expansion, which means more deforestation in the Amazon and more
emissions contributing to climate change.
The Brazilian Amazon has the highest annual deforestation rate
to be found anywhere in the world, and the cattle industry is the
largest single driver of that deforestation, accounting for as much
as 80% according to the Brazilian government. In fact, some 14% of
all deforestation that occurs globally is due to deforestation of
the Amazon for cattle, making Brazil's cattle industry the single
largest driver of deforestation in the world.
Based on data from recent years, we are losing at least one acre
of Amazon rainforest to cattle ranchers every 8 seconds. Efforts to
curb emissions from global deforestation, therefore, must tackle
Brazil's cattle industry.
But the Brazilian government is bankrolling a massive expansion
of the cattle industry in an attempt to dominate the global market
for agricultural commodities, including cattle products. Brazil
already maintains the largest commercial cattle herd in the world,
and is the leading exporter of beef as well as the largest exporter
of tanned leather (a title it shares with China). The total value
of Brazil's cattle trade in 2008 was nearly $7 billion, more than a
quarter of which came from leather. One in every three tons of beef
traded internationally comes from Brazil, and the country's
government forecasts that by 2018 almost two out of every three
tons of beef will come from Brazil.
"By bankrolling the destruction of the Amazon for cattle,
President Lula's government is undermining its own climate
commitments as well as the global effort to tackle the climate
crisis," said Andre Muggiati, Greenpeace Brazil Amazon campaigner.
"If it wants to be part of the climate solution, Lula's government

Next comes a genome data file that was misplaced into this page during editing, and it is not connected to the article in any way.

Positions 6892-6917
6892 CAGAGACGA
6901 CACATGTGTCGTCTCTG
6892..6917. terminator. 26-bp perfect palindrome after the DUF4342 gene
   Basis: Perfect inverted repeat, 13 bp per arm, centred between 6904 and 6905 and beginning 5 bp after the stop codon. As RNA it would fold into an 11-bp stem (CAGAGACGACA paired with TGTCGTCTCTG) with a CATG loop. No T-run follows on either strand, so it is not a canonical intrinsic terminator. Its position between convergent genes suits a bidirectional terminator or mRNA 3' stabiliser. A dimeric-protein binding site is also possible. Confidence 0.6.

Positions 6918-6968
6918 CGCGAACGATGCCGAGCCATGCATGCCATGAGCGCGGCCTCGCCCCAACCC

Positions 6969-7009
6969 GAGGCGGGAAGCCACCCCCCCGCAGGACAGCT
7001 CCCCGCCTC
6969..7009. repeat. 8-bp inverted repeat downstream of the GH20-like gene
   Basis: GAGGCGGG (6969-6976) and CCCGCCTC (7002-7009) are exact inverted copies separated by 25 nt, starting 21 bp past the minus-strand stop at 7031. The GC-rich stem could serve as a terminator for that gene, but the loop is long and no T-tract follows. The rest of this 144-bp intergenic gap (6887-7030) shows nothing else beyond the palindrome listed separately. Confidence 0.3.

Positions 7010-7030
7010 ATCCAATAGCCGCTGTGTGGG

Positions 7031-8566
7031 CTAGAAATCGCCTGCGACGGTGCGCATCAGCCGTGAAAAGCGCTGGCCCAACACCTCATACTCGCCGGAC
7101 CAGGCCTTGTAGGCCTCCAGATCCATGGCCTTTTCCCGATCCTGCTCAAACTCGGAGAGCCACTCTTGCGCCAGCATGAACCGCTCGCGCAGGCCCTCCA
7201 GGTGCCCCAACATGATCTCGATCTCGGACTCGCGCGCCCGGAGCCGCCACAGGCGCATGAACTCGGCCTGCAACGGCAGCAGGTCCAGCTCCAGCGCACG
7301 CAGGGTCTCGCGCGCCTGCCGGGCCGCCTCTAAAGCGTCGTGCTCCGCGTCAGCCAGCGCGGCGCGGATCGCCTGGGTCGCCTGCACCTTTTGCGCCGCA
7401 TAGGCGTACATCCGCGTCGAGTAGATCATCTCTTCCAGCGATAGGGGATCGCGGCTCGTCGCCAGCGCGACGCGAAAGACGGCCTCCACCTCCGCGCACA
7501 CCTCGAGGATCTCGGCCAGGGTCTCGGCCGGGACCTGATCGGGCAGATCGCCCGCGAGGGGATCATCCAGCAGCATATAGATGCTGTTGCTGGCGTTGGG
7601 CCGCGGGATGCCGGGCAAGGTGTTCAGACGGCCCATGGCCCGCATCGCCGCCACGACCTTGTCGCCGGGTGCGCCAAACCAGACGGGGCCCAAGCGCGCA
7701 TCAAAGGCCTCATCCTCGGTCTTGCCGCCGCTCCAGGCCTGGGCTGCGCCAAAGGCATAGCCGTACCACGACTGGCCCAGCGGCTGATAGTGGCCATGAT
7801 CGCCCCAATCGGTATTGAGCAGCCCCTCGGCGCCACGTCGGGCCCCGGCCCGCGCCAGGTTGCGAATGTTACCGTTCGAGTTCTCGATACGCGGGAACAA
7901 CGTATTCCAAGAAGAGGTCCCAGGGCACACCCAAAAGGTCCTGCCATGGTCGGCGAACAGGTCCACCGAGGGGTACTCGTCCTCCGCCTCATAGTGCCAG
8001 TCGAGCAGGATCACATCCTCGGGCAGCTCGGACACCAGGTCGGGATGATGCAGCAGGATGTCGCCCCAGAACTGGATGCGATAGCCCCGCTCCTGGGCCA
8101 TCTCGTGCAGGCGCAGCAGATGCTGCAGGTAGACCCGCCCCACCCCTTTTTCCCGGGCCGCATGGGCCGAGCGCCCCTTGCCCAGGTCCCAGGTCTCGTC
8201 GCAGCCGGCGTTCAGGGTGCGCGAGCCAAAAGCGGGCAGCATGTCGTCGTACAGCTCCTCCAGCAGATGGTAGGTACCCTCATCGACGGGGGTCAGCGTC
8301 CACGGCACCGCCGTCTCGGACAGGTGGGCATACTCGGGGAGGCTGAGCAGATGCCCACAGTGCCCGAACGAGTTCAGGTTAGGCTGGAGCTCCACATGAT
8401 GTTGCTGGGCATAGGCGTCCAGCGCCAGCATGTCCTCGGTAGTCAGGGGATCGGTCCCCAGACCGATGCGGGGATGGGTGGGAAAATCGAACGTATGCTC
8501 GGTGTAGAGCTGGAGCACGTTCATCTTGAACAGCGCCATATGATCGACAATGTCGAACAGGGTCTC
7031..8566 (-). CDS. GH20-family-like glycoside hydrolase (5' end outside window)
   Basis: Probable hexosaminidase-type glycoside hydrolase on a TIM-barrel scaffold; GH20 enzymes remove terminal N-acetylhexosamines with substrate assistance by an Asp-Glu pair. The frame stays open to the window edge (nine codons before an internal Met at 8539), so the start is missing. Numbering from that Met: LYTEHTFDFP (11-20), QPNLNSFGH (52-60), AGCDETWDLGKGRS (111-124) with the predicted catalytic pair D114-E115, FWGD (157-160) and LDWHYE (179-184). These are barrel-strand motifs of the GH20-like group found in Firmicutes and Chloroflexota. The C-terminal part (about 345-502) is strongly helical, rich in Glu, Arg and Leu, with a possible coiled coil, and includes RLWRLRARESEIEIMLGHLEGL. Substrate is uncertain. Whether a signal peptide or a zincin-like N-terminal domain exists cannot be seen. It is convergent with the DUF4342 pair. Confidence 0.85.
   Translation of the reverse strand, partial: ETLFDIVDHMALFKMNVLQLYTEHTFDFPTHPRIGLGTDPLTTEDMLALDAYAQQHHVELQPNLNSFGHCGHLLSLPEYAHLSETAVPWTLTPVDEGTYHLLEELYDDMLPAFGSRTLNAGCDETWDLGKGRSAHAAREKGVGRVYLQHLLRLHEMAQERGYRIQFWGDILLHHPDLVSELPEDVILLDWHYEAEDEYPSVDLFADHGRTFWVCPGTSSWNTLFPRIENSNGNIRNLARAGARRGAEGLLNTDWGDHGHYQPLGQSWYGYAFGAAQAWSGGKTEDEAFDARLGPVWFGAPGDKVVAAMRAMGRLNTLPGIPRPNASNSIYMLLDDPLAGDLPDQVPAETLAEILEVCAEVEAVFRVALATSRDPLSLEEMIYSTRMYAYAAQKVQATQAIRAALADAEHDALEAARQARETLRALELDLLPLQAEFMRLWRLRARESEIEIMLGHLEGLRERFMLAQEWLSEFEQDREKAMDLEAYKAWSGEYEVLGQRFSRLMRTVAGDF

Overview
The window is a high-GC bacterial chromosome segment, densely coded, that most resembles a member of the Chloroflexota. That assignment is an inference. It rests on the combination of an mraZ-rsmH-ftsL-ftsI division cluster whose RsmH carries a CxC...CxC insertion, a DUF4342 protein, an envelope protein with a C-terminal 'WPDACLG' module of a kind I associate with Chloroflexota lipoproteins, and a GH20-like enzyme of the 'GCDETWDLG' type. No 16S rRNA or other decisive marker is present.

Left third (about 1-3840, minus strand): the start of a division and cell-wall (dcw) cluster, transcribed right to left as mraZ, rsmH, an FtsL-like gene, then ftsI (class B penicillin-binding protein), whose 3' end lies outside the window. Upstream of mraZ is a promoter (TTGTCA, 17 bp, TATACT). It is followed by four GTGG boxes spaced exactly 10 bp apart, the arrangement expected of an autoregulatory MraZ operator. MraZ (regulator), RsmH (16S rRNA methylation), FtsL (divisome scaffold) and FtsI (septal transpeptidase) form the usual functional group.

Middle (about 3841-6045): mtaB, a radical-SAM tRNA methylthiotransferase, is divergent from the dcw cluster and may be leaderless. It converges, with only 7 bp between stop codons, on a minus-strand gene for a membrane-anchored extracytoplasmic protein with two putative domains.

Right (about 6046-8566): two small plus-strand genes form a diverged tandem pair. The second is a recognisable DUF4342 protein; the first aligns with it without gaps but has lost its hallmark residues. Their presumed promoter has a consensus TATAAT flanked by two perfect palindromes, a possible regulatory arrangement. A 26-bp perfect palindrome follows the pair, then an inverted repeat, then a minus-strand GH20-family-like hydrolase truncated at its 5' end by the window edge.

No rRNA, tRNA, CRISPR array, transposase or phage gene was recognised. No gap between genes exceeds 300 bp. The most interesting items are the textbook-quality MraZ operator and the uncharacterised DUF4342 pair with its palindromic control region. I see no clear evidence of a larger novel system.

must get out of bed with cattle industry, and instead commit to
ending Amazon deforestation. Otherwise it will be culpable in the
global climate catastrophe that will ensue."
Between 2007 and 2009, a few global corporations - Bertin, JBS,
and Marfrig - received $2.65 billion from the Brazilian government,
and in exchange the Brazilian government received shares in the
companies. These three companies are the world's largest leather
traders, the world's largest beef trader (controlling at least 10%
of global beef production), and the world's fourth-largest beef
trader, respectively. Expansion by these groups is effectively a
joint venture with the Brazilian government.
What kind of a leader is Brazil?
Brazil presents itself as a global leader on action to cut
deforestation. At the 2008 international climate summit in Poznàn,
Poland, the Brazilian government announced its National Climate
Change Plan, which included a pledge to cut 72% of deforestation by
2018. These cuts are to be achieved largely by tackling illegal
However, the Brazilian government is a funder and shareholder in
the major players in the cattle sector in the Amazon - the single
largest driver of global deforestation. The Brazilian government
has $2.65 billion in shares in global leather and beef processors
who profit from the cheap supply of cattle reared on areas of the
Amazon that have been illegally destroyed. Projected growth in
exports over the next decade is set to create further pressure on
But Brazil is not alone in driving Amazon deforestation. Nor can
it take sole responsibility for fixing the problem.
Given the global trade in agricultural commodities driving
deforestation, considerable responsibility for action lies with the
multinational corporations behind reputable global brands whose
blind consumption of raw materials in their supply chains fuels
deforestation. Take action now and tell these companies that
every step counts in stopping deforestation and climate change.
Tell top shoe brands to protect the Amazon and the climate